Raonic's Thirst For Success Shows Canadians Have Lost That Loser Label
As John McEnroe pointed out on Sunday, there are a couple of ways to look at Milos Raonic’s first Grand Slam final in the moments after Andy Murray had swept him 6-4, 7-6, 7-6 at the All England Club. The irascible lefty with the trenchant tongue observed the ways to look at Raonic’s deflating finish to a spectacular Wimbledon.
First, the self-deprecating Canadian outlook: With Novak Djokovic eliminated from Raonic’s side of the draw, this was a fluke trip to the final, a high-water mark that Raonic can’t possibly achieve as long as Djokovic, Andy Murray and Rafael Nadal stand in Milos’ way. So take it for what it was.
Or, you can say that Raonic has gone from a lumbering one-note server to a more balanced athletic player who just served (pun alert) notice that he’s stepped up in class. Raonic’s mentor McEnroe opined that he believed Raonic’s Wimbledon fortnight was more the latter than the former. His work ethic is immense. His will is defiant. His arc remains upward.
After working with him, Mac should know. This didn’t feel like Genie Bouchard’s one-off trip to the Wimbledon women’s final two years ago. Bouchard was still very young and emerged like a shooting star in 2014. The sudden ascension was perhaps the worst thing that could have happened to her at that age. There have been fleeting signs she might be getting her mojo back, but she’s been underwater ever since that magical run.
Raonic is something else. He’s 25. He’s transformed himself from Lurch to a well-rounded player who handled all the adversity Roger Federer could give him in the semifinals. Yes, he’s still a step below the top trio of players in the world, but tantalizingly close to the next echelon. Knowing Raonic, it would be a fool’s errand to bet against him.
There was a time when Canada would have guessed the worst about his success, of course. Canada was the bronze-medal champion, the glad-we-showed-up kings, the hope-we-didn’t-upset-you nation. We used to assume a comet like Raonic was like Halley’s—once in 75 years. We’d go nuts for Greg Joy winning a sliver in high jump or Toller Cranston getting a bronze in figure skating. Just don’t fly too close to the sun.
But things are different in Canada now, and Raonic is the latest example of that metamorphosis. What used to be bronze-medal kings now espouse Own The Podium. Led by Canada’s mens and women’s hockey teams, gold is now the only acceptable outcome for Canada’s best athletes. The hockey teams have been followed by dozens of Canadian athletes who unapologetically win gold.
While the nation has wrapped itself in political correctness, the athletes of the country don’t care whose feelings they rustle on their way to winning. It’s a startling contradiction in a time when apologies flow like Niagara Falls whenever someone wins and, most importantly to the sensitive, someone loses. We are told that we should be convulsed by the loser’s pain. Winning is seen as a kind of selfish behaviour.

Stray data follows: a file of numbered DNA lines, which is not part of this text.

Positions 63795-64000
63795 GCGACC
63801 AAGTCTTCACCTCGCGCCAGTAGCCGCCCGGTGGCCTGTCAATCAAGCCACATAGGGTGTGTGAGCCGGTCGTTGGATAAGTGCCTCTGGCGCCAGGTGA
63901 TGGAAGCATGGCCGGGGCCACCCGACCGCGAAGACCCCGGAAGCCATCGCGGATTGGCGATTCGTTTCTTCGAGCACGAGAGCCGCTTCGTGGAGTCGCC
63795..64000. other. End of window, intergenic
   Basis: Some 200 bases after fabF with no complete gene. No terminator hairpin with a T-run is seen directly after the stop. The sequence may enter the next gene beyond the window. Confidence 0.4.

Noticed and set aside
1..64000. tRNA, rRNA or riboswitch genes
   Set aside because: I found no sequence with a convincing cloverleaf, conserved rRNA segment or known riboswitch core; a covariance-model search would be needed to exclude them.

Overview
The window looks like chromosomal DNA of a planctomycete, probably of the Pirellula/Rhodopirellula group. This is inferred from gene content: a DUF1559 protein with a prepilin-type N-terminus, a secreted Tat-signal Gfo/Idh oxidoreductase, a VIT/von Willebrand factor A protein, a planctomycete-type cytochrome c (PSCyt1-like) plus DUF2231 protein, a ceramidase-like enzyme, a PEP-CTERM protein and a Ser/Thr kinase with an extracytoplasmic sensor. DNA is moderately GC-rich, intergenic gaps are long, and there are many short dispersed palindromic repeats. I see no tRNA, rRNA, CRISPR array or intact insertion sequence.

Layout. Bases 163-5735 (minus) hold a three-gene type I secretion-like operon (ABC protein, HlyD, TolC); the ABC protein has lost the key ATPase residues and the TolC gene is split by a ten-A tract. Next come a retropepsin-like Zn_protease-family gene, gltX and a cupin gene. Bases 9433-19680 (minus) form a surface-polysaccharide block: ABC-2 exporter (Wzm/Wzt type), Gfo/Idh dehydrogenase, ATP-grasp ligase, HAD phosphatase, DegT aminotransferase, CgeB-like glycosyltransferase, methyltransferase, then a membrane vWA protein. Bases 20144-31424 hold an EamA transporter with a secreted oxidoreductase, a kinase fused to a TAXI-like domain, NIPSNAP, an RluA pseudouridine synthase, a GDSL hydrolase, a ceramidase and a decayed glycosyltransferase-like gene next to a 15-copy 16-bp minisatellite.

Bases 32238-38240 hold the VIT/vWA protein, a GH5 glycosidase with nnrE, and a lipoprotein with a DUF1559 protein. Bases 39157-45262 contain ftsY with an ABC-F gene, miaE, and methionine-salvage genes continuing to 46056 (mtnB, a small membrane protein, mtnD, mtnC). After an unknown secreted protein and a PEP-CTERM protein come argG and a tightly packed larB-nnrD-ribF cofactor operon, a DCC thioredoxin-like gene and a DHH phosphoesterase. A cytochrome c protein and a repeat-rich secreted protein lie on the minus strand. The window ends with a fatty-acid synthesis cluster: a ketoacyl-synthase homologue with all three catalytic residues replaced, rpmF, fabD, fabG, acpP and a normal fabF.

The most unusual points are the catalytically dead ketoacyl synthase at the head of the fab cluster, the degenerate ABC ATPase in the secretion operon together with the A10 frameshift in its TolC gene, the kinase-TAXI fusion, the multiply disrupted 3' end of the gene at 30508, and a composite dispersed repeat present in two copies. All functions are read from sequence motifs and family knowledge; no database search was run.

But for all the social engineering going on, Canada’s fans remain front runners. They still want the vicarious thrill of cheering for Raonic at Wimbledon, Andre DeGrasse in the 100 metres or Christine Sinclair and the women’s soccer team. They don’t care who Canadians crawl over to win so long they win. That might not are politically correct, but it’s still a reality in the re-imagined world of Justin Trudeau.
It was a doubly disappointing day for Canadians on Sunday as the men’s basketball team failed to qualify for the Rio Olympics, losing a qualifying final to France in the Philippines. Going halfway around the world only to lose a bitter showdown game was tough news for Canadians in tandem with Raonic’s loss at Wimbledon.
Canadian men have had a history of disappointment in basketball since last qualifying for the Olympics in 2000. This loss was doubly disappointing as a couple of players who might have made a difference— Andrew Wiggins of Minnesota and top draft pick Jamal Murray— took a pass on this last-ditch attempt to qualify. (France’s top player Tony Parker made sure he was there.) So props to Cory Joseph and Tristan Thompson, big time NBA players, who did wear the red and white. As it was they came up a just a few shots short of a trip to the Rio Games.
But as the youngest team in the FIBA tournament there is hope for a bright future. The basketball factory in Brampton, Ontario, is turning out a geyser of hoops prodigies. Canadians have lately gotten a taste of basketball success via the Raptors. It’s not inconceivable that qualifying for the 2020 Summer Olympics in Tokyo will be a formality.
And then Canadians only problem will be how to hide how much they’re enjoying ruining other people’s dreams. As if.
Bruce Dowbiggin @dowbboy
Bruce's career is unmatched in Canada for its diversity and breadth of experience with successful stints in television, radio and print. A two-time winner of the Gemini Award as Canada's top television sports broadcaster, he is also the best-selling author of seven books. He was a featured columnist for the Calgary Herald (1998-2009) and the Globe & Mail (2009-2013).